By the way, we have difficulties believing that comrade State Counsel Kabimba doesn’t buy or read newspapers at all, because when we make mistakes in any of our stories, he is one of those respected sources who call to say: ‘you have used a wrong word there, the correct word is this one’. So, we think he takes his time to read newspapers because that’s what intellectuals do to stay informed. But assuming that he truly finds newspapers so useless and uninformative, we don’t think it was in his best interest to go on radio and denounce the press in that manner.

We have an idea what is going on here. This dislike for print media that comrade learned State Counsel Kabimba is exhibiting is convenient for him because it suits the slow lane in which he finds himself politically. We believe that Mr Kabimba has taken his political career to the drawing board before he relaunches himself with vigour again; and while he is in that position, he can afford to find all sorts of excuses for denouncing the free press.

His disgust for Honourable Chishimba Kambwili’s language is one such excuse that we can’t buy for his dislike of the print media. Why do we say this? Well, because there is nothing that Honourable Kambwili is saying against the Patriotic Front and President Edgar Lungu, that himself Mr Kabimba didn’t say about the MMD and former president Rupiah Banda.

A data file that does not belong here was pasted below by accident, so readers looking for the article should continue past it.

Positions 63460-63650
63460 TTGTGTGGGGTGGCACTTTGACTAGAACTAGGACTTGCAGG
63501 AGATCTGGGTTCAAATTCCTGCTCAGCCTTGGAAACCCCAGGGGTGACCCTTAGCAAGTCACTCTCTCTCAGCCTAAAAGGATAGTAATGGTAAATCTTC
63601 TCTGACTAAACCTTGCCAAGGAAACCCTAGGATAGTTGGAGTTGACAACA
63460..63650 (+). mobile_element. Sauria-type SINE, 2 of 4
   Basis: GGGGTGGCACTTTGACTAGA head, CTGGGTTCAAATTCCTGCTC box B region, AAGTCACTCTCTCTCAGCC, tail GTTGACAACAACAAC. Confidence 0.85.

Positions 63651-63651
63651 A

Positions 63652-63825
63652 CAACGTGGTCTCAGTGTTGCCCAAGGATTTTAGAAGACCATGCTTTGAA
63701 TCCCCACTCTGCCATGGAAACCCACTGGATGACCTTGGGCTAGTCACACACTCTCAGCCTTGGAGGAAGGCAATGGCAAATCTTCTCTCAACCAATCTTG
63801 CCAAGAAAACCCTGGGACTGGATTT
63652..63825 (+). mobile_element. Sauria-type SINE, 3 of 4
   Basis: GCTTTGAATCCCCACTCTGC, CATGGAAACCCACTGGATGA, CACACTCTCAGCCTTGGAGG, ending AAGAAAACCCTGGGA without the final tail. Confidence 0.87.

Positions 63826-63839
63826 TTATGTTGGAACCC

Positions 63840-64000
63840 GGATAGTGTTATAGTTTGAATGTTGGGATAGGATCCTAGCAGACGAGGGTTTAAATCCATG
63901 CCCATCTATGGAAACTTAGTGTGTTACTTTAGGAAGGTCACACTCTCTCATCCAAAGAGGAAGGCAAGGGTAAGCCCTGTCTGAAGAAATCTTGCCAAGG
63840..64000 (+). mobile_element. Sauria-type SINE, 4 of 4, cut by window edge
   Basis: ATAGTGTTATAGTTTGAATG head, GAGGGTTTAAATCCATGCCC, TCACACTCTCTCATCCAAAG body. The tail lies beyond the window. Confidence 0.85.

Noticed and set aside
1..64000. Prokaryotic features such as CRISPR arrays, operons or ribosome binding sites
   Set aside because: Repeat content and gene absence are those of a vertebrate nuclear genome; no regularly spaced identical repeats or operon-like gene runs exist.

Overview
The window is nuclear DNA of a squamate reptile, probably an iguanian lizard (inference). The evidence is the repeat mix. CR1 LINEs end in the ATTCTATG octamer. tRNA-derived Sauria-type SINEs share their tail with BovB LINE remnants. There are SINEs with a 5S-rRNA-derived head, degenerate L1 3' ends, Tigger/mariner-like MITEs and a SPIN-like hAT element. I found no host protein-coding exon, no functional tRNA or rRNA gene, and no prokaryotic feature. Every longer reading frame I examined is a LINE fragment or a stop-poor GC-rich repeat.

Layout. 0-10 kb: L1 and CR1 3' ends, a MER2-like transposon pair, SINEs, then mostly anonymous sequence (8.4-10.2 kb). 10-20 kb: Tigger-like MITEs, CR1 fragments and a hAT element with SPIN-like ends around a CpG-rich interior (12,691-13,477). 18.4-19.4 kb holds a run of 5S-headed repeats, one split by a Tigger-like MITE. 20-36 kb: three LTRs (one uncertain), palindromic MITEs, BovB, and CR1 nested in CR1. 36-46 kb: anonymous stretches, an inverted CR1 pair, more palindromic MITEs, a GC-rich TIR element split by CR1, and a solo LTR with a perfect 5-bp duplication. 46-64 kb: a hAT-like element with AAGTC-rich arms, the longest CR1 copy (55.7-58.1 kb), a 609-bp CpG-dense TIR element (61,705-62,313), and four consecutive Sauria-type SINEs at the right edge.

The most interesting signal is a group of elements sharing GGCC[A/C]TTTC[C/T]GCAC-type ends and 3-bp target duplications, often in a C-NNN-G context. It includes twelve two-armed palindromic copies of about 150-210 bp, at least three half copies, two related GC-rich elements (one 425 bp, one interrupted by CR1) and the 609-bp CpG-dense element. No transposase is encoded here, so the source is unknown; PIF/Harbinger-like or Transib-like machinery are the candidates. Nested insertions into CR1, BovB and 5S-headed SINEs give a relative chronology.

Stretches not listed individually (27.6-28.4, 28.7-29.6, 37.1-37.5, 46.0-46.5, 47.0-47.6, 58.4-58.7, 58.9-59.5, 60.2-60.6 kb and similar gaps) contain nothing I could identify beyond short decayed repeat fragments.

In case anyone has forgotten out there, State Counsel Kabimba is the PF Secretary General who led Parliament into removing Mr Banda’s immunity from prosecution because he believed the former president was a corrupt criminal who had looted public resources with the help of his children. This information is still recorded in public domain because comrade Kabimba used every opportunity he got on radio, television and newspapers to talk about the “criminality of Rupiah Banda”. Yes, he used newspapers to campaign against the MMD until it was defeated and he used newspapers to expose the alleged criminality of its defeated leader.

That is not all, before he was fired by Michael Sata, the former justice minister used newspapers to wage his battle against his arch political rival in the name of Geoffrey Bwalya Mwamba who was Defence Minister at the time. The fight that these two had was worse than the battle of words that Honourable Kambwili is engaging in with the PF, because people died in those violent clashes. We are not suggesting that Mr Kabimba threw a stone at GBM’s camp, but his supporters did.

So, when we look back, we find that Mr Kabimba has been involved in more fierce and deadly political battles, and he has also gone to great lengths accusing a political rival of theft and corruption. Why then is he so disgusted that this man called Chishimba Kambwili is being given too much space to accuse President Lungu of being a pompwe, a thief? Kaya!

Once again, we have embraced the counsel from the learned comrade. But we hope that when the newspapers he dislikes today become of better use tomorrow or in 2021, he will be able to go back on radio and appreciate our small efforts in this thankless job of giving a voice to the voiceless.